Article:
How did you arrive in the USA? Were you part of a prisoner exchange with the Japanese government in late 1943? A mother and her four young daughters had an adventure traveling halfway around the world to New York City. Sit a spell, ‘cause I’ve got a tale to tell.
George Lenz Sr. was a career cook in the U.S. Navy when he met and in 1913 married the love of his life, Ah Ma, in Hong Kong. Ah Ma didn’t want to live in America because she was Asian and wouldn’t be respected.
George Jr. was born in 1914. He married Katherine, his Chinese wife, in 1937. In 1938 Jane Francis was born.
George Jr. was an educator. He taught his students to read, speak and write English, Chinese and Japanese. With two daughters and his wife pregnant with K.T., he was recruited by the American Consulate in Hong Kong as a translator. Japan’s expansion plans were cause for concern in Asia and America.
Compared to his teaching salary, the Lenz family had moved up the economic ladder. George was paid in U.S. dollars. One U.S. dollar was worth six Hong Kong dollars!
As soon as the Japanese Imperial Navy attacked Pearl Harbor on Dec. 7, 1941, the Hong Kong Embassy immediately assigned George to the States. Unfortunately, Katherine remained in Hong Kong pregnant with their fourth daughter. The Japanese Imperial Army captured Hong Kong on Dec. 25, 1941. Soon, Katherine and her daughters, dressed as peasant Chinese, were placed under “house arrest” in an apartment. Their diet was several crackers a day for almost two years. Fish heads and rice soup with an assortment of bugs which were considered “protein” would have been a gourmet meal.
Mary Madeline Theresa Lenz, their fourth daughter, was born under house arrest. Because of their starvation diet, Katherine’s body didn’t produce enough milk to nurse. Fortunately, they had one chicken that laid an egg every other day. Every egg was fed to Mary Madeline, supplementing her nutrition.
Soon after the prisoner exchange, Katherine and her four daughters boarded an American transport ship in Hong Kong. The five Lenz females enjoyed family style meals, no more crackers. The American sailors interacted with the children on board the transport passing out jump ropes and something called chewing gum. Their ship sailed west to the Indian Ocean, around the stormy Cape of Good Hope, across the South Atlantic Ocean and along the East Coast of the Americas to New York City, having experienced foul weather. The crew shot at anti ship mines, which exploded a safe distance from the ship. (The prisoner exchange was never discussed in the Lenz family).
Can you imagine their excitement seeing the Statue of Liberty holding her torch high above the five Lenz females to greet them as they entered New York Harbor? Katherine’s eyes were filled with tears of joy. Soon she would be greeted by her husband ending their two years of wartime separation. She was bubbling with excitement. There was so much to tell George. Most important, “George, I never want to be separated from you, ever!” (This stayed true. The couple was two of the seven fatalities on April 7, 1982 in the Caldecott Tunnel fire between Oakland and Orinda, Route 24).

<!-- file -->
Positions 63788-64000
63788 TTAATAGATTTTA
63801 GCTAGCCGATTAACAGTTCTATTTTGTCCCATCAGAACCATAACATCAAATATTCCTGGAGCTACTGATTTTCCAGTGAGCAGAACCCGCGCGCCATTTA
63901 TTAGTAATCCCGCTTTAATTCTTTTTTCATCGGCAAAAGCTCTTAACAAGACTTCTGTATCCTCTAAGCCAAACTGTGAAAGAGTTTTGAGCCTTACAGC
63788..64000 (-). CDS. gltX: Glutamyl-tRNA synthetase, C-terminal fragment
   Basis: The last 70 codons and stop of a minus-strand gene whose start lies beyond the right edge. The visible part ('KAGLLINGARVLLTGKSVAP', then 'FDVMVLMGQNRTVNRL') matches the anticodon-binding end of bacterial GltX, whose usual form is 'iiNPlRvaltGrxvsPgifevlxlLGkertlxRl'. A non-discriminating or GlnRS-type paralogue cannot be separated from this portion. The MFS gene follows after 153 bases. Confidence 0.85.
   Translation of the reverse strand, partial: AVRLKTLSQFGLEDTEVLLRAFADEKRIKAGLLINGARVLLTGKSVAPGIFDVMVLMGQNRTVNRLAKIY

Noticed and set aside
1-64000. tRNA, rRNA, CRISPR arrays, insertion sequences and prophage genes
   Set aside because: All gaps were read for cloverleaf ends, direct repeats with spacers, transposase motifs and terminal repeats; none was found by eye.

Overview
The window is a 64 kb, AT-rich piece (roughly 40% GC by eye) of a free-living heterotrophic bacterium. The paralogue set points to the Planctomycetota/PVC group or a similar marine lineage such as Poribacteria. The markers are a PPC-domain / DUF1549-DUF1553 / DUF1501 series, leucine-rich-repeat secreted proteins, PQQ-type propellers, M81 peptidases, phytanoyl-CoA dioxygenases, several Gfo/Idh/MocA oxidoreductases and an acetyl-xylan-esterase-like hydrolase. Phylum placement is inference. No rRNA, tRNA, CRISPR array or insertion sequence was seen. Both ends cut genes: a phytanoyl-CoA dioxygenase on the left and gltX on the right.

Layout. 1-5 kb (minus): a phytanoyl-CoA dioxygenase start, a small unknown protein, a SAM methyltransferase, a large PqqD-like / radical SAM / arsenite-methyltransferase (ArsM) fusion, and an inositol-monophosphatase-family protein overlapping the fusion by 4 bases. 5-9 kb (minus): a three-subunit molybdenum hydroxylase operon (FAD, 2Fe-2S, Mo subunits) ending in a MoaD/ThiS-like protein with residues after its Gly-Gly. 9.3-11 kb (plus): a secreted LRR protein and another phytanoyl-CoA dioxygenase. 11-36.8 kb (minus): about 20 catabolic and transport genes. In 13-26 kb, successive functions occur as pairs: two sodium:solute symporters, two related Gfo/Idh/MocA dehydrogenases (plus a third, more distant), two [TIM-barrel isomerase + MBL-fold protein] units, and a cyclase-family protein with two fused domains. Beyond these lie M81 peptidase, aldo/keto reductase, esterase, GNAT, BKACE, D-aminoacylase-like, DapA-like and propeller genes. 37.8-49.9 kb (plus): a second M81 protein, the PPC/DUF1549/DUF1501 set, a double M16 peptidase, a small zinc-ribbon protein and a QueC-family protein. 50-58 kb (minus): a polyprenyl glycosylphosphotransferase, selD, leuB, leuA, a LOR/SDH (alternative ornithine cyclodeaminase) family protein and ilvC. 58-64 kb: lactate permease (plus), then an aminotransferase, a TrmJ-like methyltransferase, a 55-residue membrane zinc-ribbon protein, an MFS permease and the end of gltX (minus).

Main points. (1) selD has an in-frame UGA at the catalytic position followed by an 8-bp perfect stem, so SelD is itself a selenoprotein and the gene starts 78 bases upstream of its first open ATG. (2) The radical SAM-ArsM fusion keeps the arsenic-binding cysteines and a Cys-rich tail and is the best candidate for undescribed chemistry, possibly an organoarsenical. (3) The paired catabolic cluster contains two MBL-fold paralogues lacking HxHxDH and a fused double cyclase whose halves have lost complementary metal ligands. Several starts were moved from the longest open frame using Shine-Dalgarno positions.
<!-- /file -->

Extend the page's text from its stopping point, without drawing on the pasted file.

Their ship docked at Ellis Island where K.T.’s mom was processed and allowed to enter the United States similar to the eight million immigrants who traveled to New York searching for a better life.
The Lenz family traveled by train to Washington, D.C. George continued to translate documents for the State Department. Katherine’s fifth pregnancy was a son followed by another son and their fifth daughter for a total of seven children. After World War II, George was promoted to Vice Consul upon his return to Hong Kong.
When the Korean Conflict erupted, the Lenz family was moved to Paramaribo, Suriname, Dutch Guiana, South America in 1951. Paramaribo had a large Chinese population. K.T. and her siblings were home schooled. In 1954 the family moved to San Francisco, George’s new employer was Pan American Airlines. The Lenz children were tested to discover each child was at grade level or better.
KT graduated from high school in 1958 and attended Mount St. Mary’s College. In 1962 she student taught at Star King Middle School. Most of the students qualified for the free lunch program. O.J. Simpson attended the same school. She graduated from San Francisco State College in 1963 and began a 54-year career.
Bob and K.T. Pollock moved to Carson City with their two sons. They witnessed the grand opening of the Ormsby House, July 4, 1972. She taught at Fremont, Corbett and Fritsch elementary schools, retiring in 2002. Mrs. Pollock’s students were not the best at the beginning of the school year. By the end of each school year, her students consistently tested higher than other classes. She admits to being a “Tiger Mom” at home, school and as a community volunteer. Presently, she enjoys working as a substitute teacher.
In closing, if you think you’re having a bad day, imagine living in Hong Kong with stifling heat and humidity without air conditioning or electronic devices. Your diet is crackers while under house arrest by the Japanese Army for two years! Count your blessings!
Ken Beaton of Carson City contributes periodically to the Nevada Appeal.
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